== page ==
The gains from specialization and trade are based on comparative advantage, which reflects the relative opportunity cost. When countries specialize in producing goods and services for which they have comparative advantages, total production in the global economy rises. Trade advocates argue that this increase in the size of the economic pie can be used to make all trading countries better off through international trade. Economists also use the principle of comparative advantage to advocate free trade among countries as a better policy. Trade is not based on absolute advantages countries have but the relative (comparative) advantage.
1. Does free trade contribute to the improvement of economic well-being?
2. Who gains and who loses from free trade among countries, and how do the gains compare to the losses? Explain using examples.
3. Do you think the USA export and import of goods and services are based on the principle of a comparative advantage of trade? Explain.
A balance of trade (trade balance) is the difference between the monetary values of exports and imports of a country’s economic output over a given period of time. Trade balance can be positive (favorable) when the value of exports is greater than the value of imports. The positive trade balance is also called trade surplus. On the other hand, if the value of imports is greater than the value of exports, the trade balance indicates trade deficit.
Trade balance affects the Gross Domestic Product (GDP) of a country since net export is a component of the GDP. It also affects the exchange rate of a country’s currency.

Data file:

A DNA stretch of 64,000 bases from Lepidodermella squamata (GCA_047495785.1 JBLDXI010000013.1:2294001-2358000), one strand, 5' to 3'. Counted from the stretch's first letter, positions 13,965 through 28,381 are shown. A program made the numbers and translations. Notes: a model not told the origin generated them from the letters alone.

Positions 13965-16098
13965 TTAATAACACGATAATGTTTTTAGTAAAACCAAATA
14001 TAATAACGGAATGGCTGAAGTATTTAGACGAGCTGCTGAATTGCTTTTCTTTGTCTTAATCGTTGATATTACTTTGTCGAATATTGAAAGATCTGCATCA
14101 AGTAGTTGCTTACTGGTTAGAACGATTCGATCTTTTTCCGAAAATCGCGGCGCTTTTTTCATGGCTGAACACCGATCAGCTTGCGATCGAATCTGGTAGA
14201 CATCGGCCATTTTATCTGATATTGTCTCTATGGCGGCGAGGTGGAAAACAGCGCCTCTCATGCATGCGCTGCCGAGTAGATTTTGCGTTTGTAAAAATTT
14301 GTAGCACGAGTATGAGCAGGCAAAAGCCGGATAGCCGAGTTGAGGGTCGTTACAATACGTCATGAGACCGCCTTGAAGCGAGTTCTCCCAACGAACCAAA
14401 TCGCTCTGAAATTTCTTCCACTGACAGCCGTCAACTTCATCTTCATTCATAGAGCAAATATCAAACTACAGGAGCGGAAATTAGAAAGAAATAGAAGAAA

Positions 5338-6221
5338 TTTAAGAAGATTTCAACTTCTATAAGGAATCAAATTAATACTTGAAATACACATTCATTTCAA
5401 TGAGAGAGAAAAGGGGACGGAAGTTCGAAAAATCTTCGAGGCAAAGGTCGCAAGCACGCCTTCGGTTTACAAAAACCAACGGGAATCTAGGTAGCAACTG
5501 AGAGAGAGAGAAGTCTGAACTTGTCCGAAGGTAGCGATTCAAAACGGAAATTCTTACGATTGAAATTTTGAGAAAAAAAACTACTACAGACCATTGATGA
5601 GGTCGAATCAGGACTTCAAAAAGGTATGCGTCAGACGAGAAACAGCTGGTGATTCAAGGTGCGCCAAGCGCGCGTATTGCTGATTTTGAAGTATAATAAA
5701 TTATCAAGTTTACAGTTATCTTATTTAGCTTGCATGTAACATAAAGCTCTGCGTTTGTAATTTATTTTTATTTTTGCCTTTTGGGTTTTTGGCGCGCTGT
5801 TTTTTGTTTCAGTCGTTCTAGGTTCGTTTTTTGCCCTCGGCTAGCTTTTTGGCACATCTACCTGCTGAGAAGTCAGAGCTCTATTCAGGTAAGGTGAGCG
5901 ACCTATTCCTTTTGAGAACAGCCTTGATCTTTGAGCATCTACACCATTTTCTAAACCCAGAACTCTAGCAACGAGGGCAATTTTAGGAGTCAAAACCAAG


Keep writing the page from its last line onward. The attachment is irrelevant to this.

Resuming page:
1. How does trade stimulate long term economic growth? Explain.
2. Which part of international trade creates more jobs? Is it export or import? Why?
3. Is it trade deficit or trade surplus that contributes more to economic growth? Why?
4. Why do countries impose trade restrictions on goods and services they import from other countries? What are the pros and cons of trade protectionism?
Quantity supplied and demanded for products change as the prices of the products change. Similarly, supply and demand for foreign currency result in changing prices of a currency. The price of a currency changes as demand for foreign currencies changes. This price of foreign currency, in terms of U.S. currency, is known as the foreign exchange rate. Exchange rate simply indicates how many USA dollars it will cost us to purchase a unit of foreign currency. This floating foreign exchange rate changes daily with the international supply and demand for currency.
1. What are the impacts of currency devaluation and revaluation on international trade?
2. What are the factors that increase and decrease the demand for a foreign currency?
3. What is the difference between pegged currency (fixed exchange rate) and floating exchanged? What are their pros and cons of the two forms of the exchange rates?
4. What is currency war? How does it affect trade between countries?